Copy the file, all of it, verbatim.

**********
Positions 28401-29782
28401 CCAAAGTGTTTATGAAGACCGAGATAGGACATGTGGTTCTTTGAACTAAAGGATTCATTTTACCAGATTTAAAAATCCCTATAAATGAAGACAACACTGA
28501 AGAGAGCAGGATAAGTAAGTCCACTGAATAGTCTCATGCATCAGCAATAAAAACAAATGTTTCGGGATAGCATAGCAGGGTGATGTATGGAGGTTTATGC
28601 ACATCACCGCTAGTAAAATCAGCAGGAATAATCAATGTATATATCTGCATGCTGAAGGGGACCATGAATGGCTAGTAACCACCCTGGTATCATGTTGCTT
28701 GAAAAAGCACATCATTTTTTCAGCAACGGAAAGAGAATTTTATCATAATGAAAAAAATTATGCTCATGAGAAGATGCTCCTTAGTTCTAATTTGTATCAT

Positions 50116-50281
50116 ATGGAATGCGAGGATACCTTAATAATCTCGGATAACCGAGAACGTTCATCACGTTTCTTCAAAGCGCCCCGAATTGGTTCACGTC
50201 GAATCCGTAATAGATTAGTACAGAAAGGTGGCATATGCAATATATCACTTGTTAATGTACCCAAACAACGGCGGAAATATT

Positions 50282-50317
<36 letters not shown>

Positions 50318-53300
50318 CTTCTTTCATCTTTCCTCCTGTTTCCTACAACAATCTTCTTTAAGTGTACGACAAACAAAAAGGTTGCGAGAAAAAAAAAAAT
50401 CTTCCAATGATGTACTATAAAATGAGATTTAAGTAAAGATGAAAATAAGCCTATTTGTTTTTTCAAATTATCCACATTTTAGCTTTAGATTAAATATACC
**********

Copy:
Positions 28401-29782
28401 CCAAAGTGTTTATGAAGACCGAGATAGGACATGTGGTTCTTTGAACTAAAGGATTCATTTTACCAGATTTAAAAATCCCTATAAATGAAGACAACACTGA
28501 AGAGAGCAGGATAAGTAAGTCCACTGAATAGTCTCATGCATCAGCAATAAAAACAAATGTTTCGGGATAGCATAGCAGGGTGATGTATGGAGGTTTATGC
28601 ACATCACCGCTAGTAAAATCAGCAGGAATAATCAATGTATATATCTGCATGCTGAAGGGGACCATGAATGGCTAGTAACCACCCTGGTATCATGTTGCTT
28701 GAAAAAGCACATCATTTTTTCAGCAACGGAAAGAGAATTTTATCATAATGAAAAAAATTATGCTCATGAGAAGATGCTCCTTAGTTCTAATTTGTATCAT

Positions 50116-50281
50116 ATGGAATGCGAGGATACCTTAATAATCTCGGATAACCGAGAACGTTCATCACGTTTCTTCAAAGCGCCCCGAATTGGTTCACGTC
50201 GAATCCGTAATAGATTAGTACAGAAAGGTGGCATATGCAATATATCACTTGTTAATGTACCCAAACAACGGCGGAAATATT

Positions 50282-50317
<36 letters not shown>

Positions 50318-53300
50318 CTTCTTTCATCTTTCCTCCTGTTTCCTACAACAATCTTCTTTAAGTGTACGACAAACAAAAAGGTTGCGAGAAAAAAAAAAAT
50401 CTTCCAATGATGTACTATAAAATGAGATTTAAGTAAAGATGAAAATAAGCCTATTTGTTTTTTCAAATTATCCACATTTTAGCTTTAGATTAAATATACC